a computer can learn, and duplicate at this point, but what will come will have the ability to "think" outside the box drawing on information pools that the human mind could not imagine.

it could combine techniques from all known art that has gone before and come up with something totally unique.    

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On 9/12/2018 at 4:05 AM, Jazzman said:

It's the age-old question on who actually controls existing markets, the producer or the consumer, taking into account that both factions are inhomogenous, driven by diverse motives and strategies to reach a single goal - (personal) profit. Now, it's far easier for the consumer to switch products and producer to react to changing conditions with a different 'diet make-up' strategy than for a producer to switch his limited product palette or the markets (i.e. class of customers) to adapt to change. Guess Bioware was the latest case of a respectable game developer (producer) shot off his high horse b/c of it. Arrogance and stupidity comes at a price on the markets. Always. And it goes both ways...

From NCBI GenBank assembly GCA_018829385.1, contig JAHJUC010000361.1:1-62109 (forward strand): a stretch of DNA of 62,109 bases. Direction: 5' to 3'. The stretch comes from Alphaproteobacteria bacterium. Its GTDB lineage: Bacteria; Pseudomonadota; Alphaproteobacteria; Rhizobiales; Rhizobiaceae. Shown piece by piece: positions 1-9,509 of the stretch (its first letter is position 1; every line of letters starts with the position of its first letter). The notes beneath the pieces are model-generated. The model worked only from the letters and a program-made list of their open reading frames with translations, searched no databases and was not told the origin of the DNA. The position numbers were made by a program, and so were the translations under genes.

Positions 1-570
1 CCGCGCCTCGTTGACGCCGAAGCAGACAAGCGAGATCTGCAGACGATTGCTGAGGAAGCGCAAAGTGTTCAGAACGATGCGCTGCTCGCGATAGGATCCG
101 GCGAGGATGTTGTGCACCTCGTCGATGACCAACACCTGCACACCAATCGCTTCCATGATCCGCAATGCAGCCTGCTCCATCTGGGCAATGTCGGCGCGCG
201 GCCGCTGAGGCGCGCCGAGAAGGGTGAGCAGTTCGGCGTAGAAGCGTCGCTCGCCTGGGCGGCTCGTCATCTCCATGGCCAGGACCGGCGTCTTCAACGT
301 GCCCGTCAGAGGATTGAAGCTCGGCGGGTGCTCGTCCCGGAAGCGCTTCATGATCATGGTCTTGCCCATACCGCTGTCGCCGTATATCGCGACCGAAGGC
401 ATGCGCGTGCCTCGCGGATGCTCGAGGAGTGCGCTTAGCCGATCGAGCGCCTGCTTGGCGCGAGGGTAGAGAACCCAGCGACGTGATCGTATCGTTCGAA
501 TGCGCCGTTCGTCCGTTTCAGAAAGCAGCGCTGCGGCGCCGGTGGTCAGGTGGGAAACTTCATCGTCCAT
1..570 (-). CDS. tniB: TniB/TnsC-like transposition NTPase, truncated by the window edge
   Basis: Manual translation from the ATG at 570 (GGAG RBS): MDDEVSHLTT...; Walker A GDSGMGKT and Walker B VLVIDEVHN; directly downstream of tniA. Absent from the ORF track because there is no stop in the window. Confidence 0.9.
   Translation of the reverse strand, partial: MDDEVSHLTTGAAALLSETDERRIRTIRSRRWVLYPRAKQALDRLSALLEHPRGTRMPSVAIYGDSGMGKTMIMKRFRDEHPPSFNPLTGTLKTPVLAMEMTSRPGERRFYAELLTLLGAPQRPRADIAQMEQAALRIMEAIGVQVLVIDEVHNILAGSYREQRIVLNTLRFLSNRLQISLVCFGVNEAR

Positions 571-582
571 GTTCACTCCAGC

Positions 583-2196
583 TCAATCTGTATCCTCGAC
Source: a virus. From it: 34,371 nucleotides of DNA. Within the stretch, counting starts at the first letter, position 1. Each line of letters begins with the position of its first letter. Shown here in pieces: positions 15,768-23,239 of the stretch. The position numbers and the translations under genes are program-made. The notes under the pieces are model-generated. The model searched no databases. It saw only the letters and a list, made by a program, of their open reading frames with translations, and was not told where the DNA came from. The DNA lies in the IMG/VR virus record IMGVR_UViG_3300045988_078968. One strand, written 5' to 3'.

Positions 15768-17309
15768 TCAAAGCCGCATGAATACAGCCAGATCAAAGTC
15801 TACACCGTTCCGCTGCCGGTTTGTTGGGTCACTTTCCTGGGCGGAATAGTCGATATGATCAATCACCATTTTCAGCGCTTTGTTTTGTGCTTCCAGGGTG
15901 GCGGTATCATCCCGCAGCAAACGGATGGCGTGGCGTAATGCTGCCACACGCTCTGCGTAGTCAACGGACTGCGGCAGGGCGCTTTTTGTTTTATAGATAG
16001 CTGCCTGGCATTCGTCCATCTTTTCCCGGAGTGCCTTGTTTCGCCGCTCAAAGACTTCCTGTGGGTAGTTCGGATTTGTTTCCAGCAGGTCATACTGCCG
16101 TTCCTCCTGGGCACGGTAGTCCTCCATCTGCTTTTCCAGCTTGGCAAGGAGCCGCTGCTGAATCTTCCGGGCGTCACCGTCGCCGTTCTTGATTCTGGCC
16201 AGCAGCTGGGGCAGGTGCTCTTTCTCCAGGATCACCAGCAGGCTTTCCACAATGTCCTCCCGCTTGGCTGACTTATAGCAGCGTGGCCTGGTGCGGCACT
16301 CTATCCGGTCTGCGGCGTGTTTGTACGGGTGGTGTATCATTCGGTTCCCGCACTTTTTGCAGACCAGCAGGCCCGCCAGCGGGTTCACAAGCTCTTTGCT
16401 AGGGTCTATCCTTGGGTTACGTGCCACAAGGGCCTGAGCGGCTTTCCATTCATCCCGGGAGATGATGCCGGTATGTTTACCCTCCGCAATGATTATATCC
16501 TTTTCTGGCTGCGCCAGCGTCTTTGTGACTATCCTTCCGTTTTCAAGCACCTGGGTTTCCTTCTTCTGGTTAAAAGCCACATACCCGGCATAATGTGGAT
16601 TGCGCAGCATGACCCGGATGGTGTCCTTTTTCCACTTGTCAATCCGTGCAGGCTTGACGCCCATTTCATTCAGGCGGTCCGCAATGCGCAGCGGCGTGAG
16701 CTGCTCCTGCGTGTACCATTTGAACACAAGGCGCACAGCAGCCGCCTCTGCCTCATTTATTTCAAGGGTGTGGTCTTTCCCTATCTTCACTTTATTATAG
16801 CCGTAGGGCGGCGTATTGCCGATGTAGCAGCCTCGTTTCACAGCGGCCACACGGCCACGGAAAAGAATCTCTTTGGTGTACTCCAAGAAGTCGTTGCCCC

Flexibility matters.

Nope. As per usual there is not pat single sentence answer that defined what happened to BioWare when ME2 started I had 6 close friends working there, now I have two, and that wasn't anything that the public had anything to do with except in one instance where someone quite literally drank the purely only always political kool aid kinda like you do on occasion and quite literally lost his fucking mind, going from bro-dev to tumblrina snowflake ultimus maximus to the point where people that put "patriarchy smasher supreme" in their twitter handle cross the street to avoid having to talk to him and getting yelled at for not "fighting hard enough".